I warn my students at John Jay about happy endings in their stories where conflicts are resolved too neatly. But this writing story has a happy ending because the well-regarded Spuyten Duyvil, an independent press that’s held strong for 30 years, published the book. Now my biggest anxiety is whether or not the novel will have readers and get the play I hope it gets, which is probably every published writer’s anxiety.

ED: Although you didn’t tell me so, Adam, I’ve discovered that you actually have *two* new books being published this month: THE NUMBER OF MISSING and BOTH MEMBERS OF THE CLUB, which won the Clay Reynolds Novella Prize and is being published by Texas Review Press. What is it like to have two books–both works of fiction–being released within the same month?

AB: My first two books, HEADLOCK AND BELMONDO STYLE, were published by big houses—Algonquin Books and St. Martin’s. And BELMONDO STYLE won a pretty big award—The Publishing Triangle’s Ferro-Grumley award, which is the same award Michael Cunningham won for THE HOURS and Josh Berendt won for MIDNIGHT IN THE GARDEN OF GOOD AND EVIL. So I thought I was a made man. But I wasn’t. It’s been about eight years since I’ve had a novel published and the waiting was rough. After eight years of nothing—writing hundreds of pages over thousands of hours without a book sale—I no longer felt like a writer. It’s easy to watch movie writers write—those pages fly off the typewriter or out of the printer in super-fast motion that has nothing to do with a real writer’s struggle. On screen, writer’s block takes about three seconds, a writer’s overnight success a minute or two. But in real time, writing and revising and revising and revising, chunks of life are checked off. I’d checked off a lot of time and I hadn’t signed a single new contract and when I looked at myself in the mirror, my eyes bloodshot from looking too long at sentences, I wasn’t happy. I couldn’t sell a book. My agent got sick and let go many of his clients, including me, and he died shortly after. So I started from scratch.

I sent out THE NUMBER OF MISSING on my own while looking for an agent. And I started entering some writing competitions. I’d written a short boxing novel, which felt like the right form for a book about boxing, which is all about stripping down. The big houses rarely publish novellas so I sent my manuscript to a few university press competitions. It was great to get the call from Texas Review Press. After eight years of famine, it felt good to feast. I did a lot of self-marketing over the summer, first on THE NUMBER OF MISSING, then on BOTH MEMBERS OF THE CLUB, which was easier because I write for a boxing website called and have some boxing connections thanks to my brother, who’s an attorney for many boxers and people in the boxing business. Anyway, it feels great to have two books coming out, it makes me feel like a real writer again, and it’s given me the adrenaline to keep putting in the hours.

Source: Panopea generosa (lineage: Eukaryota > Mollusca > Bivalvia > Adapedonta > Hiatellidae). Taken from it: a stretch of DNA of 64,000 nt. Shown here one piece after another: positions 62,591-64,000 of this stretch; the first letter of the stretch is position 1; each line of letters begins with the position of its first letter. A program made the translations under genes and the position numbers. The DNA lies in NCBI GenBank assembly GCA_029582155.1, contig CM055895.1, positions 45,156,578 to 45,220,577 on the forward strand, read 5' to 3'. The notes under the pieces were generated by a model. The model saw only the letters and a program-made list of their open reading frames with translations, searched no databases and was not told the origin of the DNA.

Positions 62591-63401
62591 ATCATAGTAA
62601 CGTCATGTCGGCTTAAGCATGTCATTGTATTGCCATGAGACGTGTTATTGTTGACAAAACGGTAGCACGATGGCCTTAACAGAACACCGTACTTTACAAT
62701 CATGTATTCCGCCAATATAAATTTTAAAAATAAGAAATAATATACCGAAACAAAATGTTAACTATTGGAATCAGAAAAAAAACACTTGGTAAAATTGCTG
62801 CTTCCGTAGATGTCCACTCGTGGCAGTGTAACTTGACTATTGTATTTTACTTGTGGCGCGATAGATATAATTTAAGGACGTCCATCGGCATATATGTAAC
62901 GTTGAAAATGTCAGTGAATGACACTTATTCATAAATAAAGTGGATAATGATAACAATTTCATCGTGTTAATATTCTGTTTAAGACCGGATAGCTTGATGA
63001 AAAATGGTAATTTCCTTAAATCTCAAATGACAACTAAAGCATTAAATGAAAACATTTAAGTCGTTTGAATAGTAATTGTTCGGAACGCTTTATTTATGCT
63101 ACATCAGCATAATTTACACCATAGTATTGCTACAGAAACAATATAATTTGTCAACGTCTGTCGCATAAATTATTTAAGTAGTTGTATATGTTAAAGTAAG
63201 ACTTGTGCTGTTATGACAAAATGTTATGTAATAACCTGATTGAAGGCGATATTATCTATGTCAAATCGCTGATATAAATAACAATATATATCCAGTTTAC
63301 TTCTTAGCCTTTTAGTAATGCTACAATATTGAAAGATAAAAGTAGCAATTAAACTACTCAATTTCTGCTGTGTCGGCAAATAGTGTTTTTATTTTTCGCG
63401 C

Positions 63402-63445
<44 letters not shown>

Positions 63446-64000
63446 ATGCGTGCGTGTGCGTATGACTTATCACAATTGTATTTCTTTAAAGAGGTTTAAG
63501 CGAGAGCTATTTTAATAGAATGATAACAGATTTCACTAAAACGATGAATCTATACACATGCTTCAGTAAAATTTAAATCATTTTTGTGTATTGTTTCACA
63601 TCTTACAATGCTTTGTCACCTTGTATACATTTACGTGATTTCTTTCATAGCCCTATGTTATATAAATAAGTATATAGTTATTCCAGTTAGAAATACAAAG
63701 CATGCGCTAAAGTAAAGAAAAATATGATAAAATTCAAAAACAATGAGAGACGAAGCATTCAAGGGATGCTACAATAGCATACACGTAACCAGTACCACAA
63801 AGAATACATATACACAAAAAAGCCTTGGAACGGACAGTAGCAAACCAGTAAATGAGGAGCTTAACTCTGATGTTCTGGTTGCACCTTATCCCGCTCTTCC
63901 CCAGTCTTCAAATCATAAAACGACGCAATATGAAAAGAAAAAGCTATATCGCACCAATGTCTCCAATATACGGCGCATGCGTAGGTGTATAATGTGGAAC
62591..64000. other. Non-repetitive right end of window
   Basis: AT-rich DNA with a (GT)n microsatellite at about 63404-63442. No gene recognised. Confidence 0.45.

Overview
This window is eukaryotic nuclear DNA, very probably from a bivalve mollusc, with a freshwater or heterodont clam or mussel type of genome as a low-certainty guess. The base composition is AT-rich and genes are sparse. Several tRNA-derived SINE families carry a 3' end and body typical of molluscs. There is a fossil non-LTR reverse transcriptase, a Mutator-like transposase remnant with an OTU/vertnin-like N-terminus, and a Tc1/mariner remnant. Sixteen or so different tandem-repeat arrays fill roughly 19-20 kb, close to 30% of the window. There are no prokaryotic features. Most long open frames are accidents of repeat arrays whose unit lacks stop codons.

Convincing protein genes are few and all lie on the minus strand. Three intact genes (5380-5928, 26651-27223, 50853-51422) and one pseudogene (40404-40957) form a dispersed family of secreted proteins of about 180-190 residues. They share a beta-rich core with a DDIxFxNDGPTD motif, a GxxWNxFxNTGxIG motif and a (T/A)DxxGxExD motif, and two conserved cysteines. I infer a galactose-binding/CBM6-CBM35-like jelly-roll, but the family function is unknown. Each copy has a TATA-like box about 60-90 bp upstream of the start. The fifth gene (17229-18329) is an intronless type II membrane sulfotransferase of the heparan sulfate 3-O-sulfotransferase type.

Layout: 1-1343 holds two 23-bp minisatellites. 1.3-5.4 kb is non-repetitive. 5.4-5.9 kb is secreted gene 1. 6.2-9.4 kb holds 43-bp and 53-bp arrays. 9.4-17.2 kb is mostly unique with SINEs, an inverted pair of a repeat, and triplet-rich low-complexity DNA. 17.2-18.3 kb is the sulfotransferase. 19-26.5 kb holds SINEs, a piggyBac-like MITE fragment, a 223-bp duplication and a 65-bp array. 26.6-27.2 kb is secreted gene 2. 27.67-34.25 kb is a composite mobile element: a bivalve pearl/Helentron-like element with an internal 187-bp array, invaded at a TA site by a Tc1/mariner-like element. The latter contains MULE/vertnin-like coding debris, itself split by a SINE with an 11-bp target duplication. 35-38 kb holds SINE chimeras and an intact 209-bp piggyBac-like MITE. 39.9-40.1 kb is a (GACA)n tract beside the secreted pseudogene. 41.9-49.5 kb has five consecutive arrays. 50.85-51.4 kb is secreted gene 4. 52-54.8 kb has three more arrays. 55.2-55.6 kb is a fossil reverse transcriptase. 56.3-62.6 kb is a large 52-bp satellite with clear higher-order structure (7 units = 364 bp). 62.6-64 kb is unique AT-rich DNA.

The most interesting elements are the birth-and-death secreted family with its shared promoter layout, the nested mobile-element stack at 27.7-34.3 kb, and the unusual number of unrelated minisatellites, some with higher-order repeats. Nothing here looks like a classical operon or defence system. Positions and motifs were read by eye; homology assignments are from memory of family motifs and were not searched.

ED: And you’re still co-editing J JOURNAL: NEW WRITING ON JUSTICE, the literary magazine that you founded with your colleague at John Jay College, Jeffrey Heiman. Anything special on the horizon for J JOURNAL that you want to share with THE PRACTICING WRITER’s readers?

AB: Jeff and I came up with the idea for a literary journal with a justice theme about six years ago, which was a natural outgrowth of John Jay College’s mission—we’re a criminal justice college but we’re also a liberal arts college. With each issue of J JOURNAL, I think we realize more and more that the journal’s best work is the most tangentially connected to justice. The stories and poems and creative non-fiction pieces we publish could be found in any good lit mag, but when the work is placed under the large banner of justice, the pieces seem to resonate, together and separately, in a distinct way. We’re still a fledgling journal, but we’ve been getting strong reviews and this has been reflected in many more quality submissions. Jeff’s a great friend and colleague and there’s a real joy to the work we do together on the journal. We work hard to provide detailed editorial feedback to our writers and hope they appreciate our hands-on approach. It’s been fascinating to see how many different ways our writers have approached justice. And it’s been rewarding to cultivate some new writers. A number of our contributors have recently sold their first novels or books of poetry and Jeff and I feel proud of them, and, in some small way, part of their success.

ED: Anything else you want to share with us, Adam?

AB: I dedicated THE NUMBER OF MISSING to John William Perry. John went to law school with my brother and while I didn’t know him well, I made a vow that if my novel were ever published I would dedicate it to him. John was also a police officer and was turning in his badge on the morning of 9/11 when the planes hit. He died helping people in the North Tower. And as I wrote in my acknowledgement page, the number of missing at John Jay College was sixty-eight.

To learn more about Adam Berlin, please visit his website.